Like many Australians, I’ve grown up with the belief that while Australia has a small population, we are incredibly innovative.
In summer, we’d put zinc creme on our noses to prevent sunburn. “Australians invented that!” we’d be told. Hanging out the washing in the back yard “Australians invented the Hills Hoist”. Winning the Americas Cup in 1983 was possible because Ben Lexicen invented the winged keel. Australians invented the black box flight recorder, the electronic pacemaker, solar hot water, the cervical cancer vaccine, the ultrasound, the electric drill, the bionic ear, the surf ski. The first feature length movie (more than 1 hour) was Australian. Aussies invented the clapperboard used in filmmaking. The list goes on.
Each time I heard of something else we invented, the belief that we are an inventive lot was reinforced and I felt proud to have such an aspirational heritage.
Now I’m wondering if we’ve been perpetuating an illusion!
Let me explain.
In the course of investigating the types of companies who would be more likely to engage in outside the box development for their people, I recognised that being adventurous / an early adopter or even an innovator themselves was a critical part of the client profile I was developing.
I ‘googled’ innovative companies and came up with an article from Forbes, listing the 100 most innovative companies globally. I ran my eye down the list looking for the Australian companies. Then started at the top again.
“What?! That can’t be right. Not a single Australian company on the list! How did they work out this list anyway?”
That’s right. Not a single Australian company.
In 2008, “Measured Success. Innovation Management in Australia” was published. The Report represented the results of research conducted to understand innovation in Australia and innovation on a global platform.
A key finding is that there is nothing in the research that supports the idea that we are any sort of standout in innovation performance. Here are their reasons for this unexpected no-show.
- We under-invest in R&D (called BERD) Our business expenditure on R&D is the equivalent of 1.04% of GDP which is little more than half the average level among OECD nations and one third the level of the leading R&D nation, Sweden. BERD is still the best measure of research that leads to the creation of high value goods and services, leads to the employment of highly qualified engineers & scientists and sports businesses so they can export and operate in overseas markets.
- A second indicator of innovation is new high technology company formation through venture capital. However, our venture capital sector is the equivalent of 0.1% of GDP, again seriously lagging behind other OECD nations and around one quarter of the leading venture capital nation, the United States.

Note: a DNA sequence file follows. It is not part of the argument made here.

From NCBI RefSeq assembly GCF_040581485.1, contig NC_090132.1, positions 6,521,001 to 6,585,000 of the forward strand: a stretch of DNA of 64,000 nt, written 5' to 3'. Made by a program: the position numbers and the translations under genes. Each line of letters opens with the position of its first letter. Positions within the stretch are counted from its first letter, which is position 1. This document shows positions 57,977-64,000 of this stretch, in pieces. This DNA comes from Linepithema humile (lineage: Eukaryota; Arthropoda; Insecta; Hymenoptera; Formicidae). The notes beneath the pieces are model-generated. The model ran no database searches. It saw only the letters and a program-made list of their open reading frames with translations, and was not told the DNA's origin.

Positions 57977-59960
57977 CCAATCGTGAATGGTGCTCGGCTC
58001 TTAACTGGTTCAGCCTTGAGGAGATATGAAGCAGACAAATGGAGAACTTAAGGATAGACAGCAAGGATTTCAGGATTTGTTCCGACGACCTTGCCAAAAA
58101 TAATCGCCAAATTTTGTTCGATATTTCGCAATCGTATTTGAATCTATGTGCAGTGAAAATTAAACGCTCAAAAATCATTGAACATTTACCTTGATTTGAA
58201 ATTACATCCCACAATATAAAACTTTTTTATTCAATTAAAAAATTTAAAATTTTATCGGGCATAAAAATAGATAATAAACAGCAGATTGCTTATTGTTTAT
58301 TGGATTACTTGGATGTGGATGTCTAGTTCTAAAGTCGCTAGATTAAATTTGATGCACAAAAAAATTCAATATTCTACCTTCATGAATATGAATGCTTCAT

- A third indicator according to Peter Roberts in the report is R&D expenditure and business incubation buy large organisations. IBISWorld research indicates that only forty-four Australian companies spend more than $10 million a year on R&D. It is under what is needed to be internationally relevant and competitive in an existing business sector, let alone develop new businesses. That we have so few companies investing in R&D shows up on the stock market.
- Foreign-owned companies are performing less research in Australia than in the past.
I know from first hand experience that funding has been cut to many of our fine research institutions.
One of the big questions is: Where does that leave us? Importing around $95 billion worth of technology and paying for it with our iron ore dollars. Even in the massive mining boom, our trade deficit was spiralling as a direct result of the lack of innovation in Australia, according to the authors.
Innovation requires a financial investment certainly. It also involves a change of mindset such as the willingness to invest now for returns later, maybe.
In their book “Blue Ocean Strategy”, W. Chan Kim & Renee Mauborgne introduced the concept of blue oceans being areas of a market that were not overpopulated, compared with red oceans where there was already a lot of blood in the water. They wanted to quantify the impact of creating a blue ocean strategy for the company and identified that only 14% of the launches of the 108 companies they studied were actually innovations or blue oceans. These 14% of launches generated 38% of total revenues and 61% of total profits. Innovation is highly profitable!
Yes, there is risk associated with innovation. Many of the projects do not get off the ground. However, 61% of total profits suggests that the risks may be worthwhile for the company itself. And for the country!
So, is innovation in Australia dead? I certainly hope not. And if not, how are we going to revive it? Because if we want to be around 20-50 years from now (and not bankrupt), we need to be playing on the international stage. Without innovation that won’t be happening.
If this were a branding exercise, we may just find that we don’t have enough in the minds of our people and the rest of the world to differentiate us in a way that will bring more R&D investment into Australia. I agree that helping our mates during tough times, putting shrimp on the barbie, having cute animals, fabulous weather (mostly) and a great lifestyle are important. I’m just not sure they’ll make the difference we need.
What are your thoughts?
Image: Fruit Bats by Lin Onus at the Art Gallery of New South Wales. Onus was a Yorta Yorta painter, sculptor and activist; his mixed-media sculpture depicts a flock of fibreglass bats hanging on a Hills Hoist clothes line.